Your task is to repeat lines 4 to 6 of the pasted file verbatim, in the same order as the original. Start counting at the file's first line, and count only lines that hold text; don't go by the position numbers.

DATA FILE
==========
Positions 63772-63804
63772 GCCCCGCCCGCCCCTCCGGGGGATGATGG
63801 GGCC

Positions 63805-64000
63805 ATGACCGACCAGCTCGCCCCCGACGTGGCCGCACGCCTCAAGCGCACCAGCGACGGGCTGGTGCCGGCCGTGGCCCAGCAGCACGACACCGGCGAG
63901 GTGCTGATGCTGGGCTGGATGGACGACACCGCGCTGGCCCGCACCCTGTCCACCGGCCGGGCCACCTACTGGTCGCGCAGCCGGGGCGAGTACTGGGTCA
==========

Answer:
Positions 63805-64000
63805 ATGACCGACCAGCTCGCCCCCGACGTGGCCGCACGCCTCAAGCGCACCAGCGACGGGCTGGTGCCGGCCGTGGCCCAGCAGCACGACACCGGCGAG
63901 GTGCTGATGCTGGGCTGGATGGACGACACCGCGCTGGCCCGCACCCTGTCCACCGGCCGGGCCACCTACTGGTCGCGCAGCCGGGGCGAGTACTGGGTCA